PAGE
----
Also contributing to Clayton's good humor, was the fact that tomorrow was commissary day. Due to an error on his account made by prison staff, this would be the first time that Clayton received any of his commissary orders since he was first remanded a month ago. He was looking forward to receiving paper, envelopes, stamps and other supplies necessary for writing return letters to friends and family. He planned to begin writing immediately.
Meanwhile, Clayton delivered his wife a message from Jones. “He says, Keep fighting! Way to go!” Clayton said. Jones apparently felt it was amazing to see someone's wife stand beside them, and attempt to battle a wrongful conviction from the outside.
Story From Seward
Jones had told Clayton a story today, however, which had saddened him and Clayton wondered how much truth there may be to it - but realized he would likely never know. Jones told him that once, while he had been serving time in the hole (isolation) in Seward, he'd learned his lesson to never do anything stupid enough to end up in long-term trouble with the prison staff. You could end up stuck with it for a very long time, and end up very miserable.
According to Jones, while sitting in his cell he could hear another man in isolation talking for days. The man sounded as if he were talking to his wife, but was instead talking to the walls around him. At some point many days later, the man attempted suicide. He had done so by stopping up the edges of his cell with towels and linens, and attempted to flood the room enough to drown using his own toilet and sink. The attempt was unsuccessful, but according to Jones the guards had chosen to leave the man to stand in the water for several days as punishment. He explained that he had been able to see the water come rushing out all over the floor when they finally opened it up to retrieve the man. He said the man never attempted to flood his cell again.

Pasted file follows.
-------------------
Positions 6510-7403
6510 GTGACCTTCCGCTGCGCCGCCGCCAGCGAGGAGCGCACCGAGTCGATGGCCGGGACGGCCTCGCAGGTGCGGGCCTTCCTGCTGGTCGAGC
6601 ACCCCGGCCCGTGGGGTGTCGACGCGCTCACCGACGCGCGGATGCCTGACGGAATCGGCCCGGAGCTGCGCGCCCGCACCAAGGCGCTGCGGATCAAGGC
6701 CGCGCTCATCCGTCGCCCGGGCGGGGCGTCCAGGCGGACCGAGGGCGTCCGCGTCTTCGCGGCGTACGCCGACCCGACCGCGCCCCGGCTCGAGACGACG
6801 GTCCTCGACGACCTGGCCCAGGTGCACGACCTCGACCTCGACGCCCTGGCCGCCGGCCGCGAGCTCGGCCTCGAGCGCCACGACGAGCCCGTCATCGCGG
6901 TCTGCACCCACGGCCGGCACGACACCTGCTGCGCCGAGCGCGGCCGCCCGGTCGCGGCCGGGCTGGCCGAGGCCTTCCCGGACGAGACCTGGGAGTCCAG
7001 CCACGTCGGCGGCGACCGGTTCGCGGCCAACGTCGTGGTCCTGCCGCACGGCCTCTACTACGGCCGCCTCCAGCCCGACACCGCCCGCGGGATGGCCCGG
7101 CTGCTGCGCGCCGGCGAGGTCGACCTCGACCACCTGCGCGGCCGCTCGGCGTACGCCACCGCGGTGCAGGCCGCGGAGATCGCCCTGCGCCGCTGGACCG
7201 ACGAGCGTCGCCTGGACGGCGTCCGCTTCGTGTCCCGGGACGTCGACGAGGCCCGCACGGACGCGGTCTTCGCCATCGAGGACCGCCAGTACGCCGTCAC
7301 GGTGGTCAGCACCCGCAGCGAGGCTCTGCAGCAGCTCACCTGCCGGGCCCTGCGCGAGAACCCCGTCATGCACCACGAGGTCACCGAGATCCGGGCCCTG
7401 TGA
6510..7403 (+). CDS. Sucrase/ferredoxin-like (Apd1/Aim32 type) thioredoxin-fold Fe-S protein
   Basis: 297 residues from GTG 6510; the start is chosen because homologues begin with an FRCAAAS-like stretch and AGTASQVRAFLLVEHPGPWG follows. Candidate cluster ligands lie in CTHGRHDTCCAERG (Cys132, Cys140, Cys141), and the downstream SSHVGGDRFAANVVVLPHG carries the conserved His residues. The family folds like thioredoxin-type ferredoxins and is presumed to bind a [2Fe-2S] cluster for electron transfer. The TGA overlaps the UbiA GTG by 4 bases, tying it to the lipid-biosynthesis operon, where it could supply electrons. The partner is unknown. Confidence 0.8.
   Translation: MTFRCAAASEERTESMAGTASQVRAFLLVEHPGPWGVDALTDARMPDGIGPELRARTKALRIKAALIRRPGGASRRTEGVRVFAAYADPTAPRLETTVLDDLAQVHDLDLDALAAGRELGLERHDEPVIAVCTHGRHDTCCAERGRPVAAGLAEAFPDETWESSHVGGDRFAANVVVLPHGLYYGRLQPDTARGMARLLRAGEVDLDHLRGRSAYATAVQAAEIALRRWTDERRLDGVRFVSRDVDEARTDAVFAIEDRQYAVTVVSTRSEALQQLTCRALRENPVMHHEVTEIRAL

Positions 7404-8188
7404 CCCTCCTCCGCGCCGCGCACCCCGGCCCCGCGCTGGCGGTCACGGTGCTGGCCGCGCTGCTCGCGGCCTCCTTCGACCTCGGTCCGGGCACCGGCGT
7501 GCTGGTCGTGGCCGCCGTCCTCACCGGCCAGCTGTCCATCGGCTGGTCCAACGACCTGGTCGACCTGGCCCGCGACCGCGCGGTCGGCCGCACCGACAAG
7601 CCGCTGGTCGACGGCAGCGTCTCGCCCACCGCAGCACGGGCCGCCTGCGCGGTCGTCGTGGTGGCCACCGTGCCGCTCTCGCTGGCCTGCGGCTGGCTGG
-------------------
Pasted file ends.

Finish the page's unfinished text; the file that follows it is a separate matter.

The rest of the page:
Clayton explained that he still received all kinds of verbal abuse from the other inmates when being escorted to and from his cell for visits and showers each day, but that it was relatively easy to ignore. He also said it seemed obvious that the guards and prison staff were not used to dealing with an attitude like Clayton's.
"I'm a bleeding heart," he explained, "[The guards] in here are always telling me not to feel bad for these guys, but they're just so... sad."
Clayton's wife smiled as she remembered Clayton's own lawyers expressing their exasperation at him as he was commenting about how he felt so bad for the prosecutor on his own case; because of the kinds of lies the man was spewing out upon the jury during trial and his own foolish beliefs.
Clayton's guards also seemed to find Clayton's interactions with family odd, and had more recently been commenting to him about their surprise at how often he received visitors.